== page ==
2. Revisiting Cultural Definitions: We are putting everything on the table, including our core cultural tenets, like our manifesto. This includes reevaluating the language of Riot, words like “gamer” and “meritocracy,” to ensure they mean the same thing to all of us. If the words are misused or don’t help us describe our vision for the future, we won’t use them.

Riot Games has also announced that it is planning on bringing in external consulting and investigation agencies during this process.

3. Third ­Party Evaluation: We have engaged two leading consultants on culture change to provide us with their expertise and recommendations as we rebuild Riot’s culture. Our goal isn’t just to be good; it’s to become a leader on diversity, inclusion, and culture. We’re asking them to develop mechanisms to measure our progress and hold us accountable against this objective.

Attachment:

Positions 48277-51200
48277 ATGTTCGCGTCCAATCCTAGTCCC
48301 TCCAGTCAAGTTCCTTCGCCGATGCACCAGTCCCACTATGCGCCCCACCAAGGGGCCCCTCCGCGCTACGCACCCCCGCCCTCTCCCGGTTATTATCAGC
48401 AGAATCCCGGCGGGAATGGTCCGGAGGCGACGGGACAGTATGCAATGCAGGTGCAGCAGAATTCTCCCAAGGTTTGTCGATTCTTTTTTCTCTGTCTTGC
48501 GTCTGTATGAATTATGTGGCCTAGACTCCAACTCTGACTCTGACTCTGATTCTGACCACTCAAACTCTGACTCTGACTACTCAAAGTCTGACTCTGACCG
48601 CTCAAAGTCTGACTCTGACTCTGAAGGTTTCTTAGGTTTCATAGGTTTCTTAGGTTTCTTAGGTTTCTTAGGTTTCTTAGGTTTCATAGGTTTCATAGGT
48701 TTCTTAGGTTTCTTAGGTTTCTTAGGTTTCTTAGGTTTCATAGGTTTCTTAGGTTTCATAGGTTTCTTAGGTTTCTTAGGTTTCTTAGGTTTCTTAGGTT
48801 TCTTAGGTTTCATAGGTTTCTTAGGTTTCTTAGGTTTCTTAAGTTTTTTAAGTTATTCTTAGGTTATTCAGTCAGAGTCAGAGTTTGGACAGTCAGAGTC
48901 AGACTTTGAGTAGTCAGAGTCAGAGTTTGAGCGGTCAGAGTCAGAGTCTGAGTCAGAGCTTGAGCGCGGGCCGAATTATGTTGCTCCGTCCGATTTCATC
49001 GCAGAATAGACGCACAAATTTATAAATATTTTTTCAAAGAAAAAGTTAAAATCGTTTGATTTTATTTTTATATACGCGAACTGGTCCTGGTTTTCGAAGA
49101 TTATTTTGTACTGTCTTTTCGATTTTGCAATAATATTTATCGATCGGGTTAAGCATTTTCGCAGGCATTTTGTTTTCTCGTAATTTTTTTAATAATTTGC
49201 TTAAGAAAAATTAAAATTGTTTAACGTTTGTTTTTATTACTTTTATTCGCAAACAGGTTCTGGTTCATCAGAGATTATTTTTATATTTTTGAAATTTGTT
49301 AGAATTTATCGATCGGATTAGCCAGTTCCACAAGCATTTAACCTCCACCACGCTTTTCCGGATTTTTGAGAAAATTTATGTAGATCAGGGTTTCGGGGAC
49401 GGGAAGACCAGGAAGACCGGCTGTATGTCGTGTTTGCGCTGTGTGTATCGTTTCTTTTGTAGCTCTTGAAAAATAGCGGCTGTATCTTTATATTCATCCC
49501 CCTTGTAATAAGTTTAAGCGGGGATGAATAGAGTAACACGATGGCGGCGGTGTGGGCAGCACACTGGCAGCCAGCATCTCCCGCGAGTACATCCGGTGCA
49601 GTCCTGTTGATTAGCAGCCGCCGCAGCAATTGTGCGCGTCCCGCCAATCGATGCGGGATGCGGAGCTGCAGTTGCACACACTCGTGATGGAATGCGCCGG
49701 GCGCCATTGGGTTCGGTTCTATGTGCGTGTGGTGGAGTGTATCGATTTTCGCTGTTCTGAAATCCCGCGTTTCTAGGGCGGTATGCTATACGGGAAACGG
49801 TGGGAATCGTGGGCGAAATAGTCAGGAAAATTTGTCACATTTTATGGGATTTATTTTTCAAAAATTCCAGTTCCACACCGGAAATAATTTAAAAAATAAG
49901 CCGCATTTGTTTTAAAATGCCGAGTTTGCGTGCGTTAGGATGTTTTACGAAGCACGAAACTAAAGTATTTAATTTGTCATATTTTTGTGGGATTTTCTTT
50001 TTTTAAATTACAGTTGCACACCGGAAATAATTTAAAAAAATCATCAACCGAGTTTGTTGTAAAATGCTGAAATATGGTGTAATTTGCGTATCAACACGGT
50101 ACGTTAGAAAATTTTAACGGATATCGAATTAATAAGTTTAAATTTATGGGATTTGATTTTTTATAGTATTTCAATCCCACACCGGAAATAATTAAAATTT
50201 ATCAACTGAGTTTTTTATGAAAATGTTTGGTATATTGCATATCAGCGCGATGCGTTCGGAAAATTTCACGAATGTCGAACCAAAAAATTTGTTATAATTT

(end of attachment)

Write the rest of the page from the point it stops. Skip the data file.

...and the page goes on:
4. Investigation Process: We’re evaluating and improving our investigation process and systems. We understand we lost trust with Rioters, so rebuilding trust is key to making Rioters feel safe and empowered to raise issues. Here’s some of what we’ve done already:

a. We set up a hotline where anyone can anonymously raise issues and submit complaints.

b. We have expanded our internal team, and brought in an outside law firm to assess our policies. They’ll also be working side-by-­side with talent partners to investigate any new claims raised by Rioters to provide an additional, unbiased layer to all of our investigations.

c. No one and nothing is sacred. We are prepared to make big changes and have begun taking action against specific cases, including removal of Rioters, though we aren’t likely to get into those details publicly on a case-­by-­case basis for legal and privacy reasons.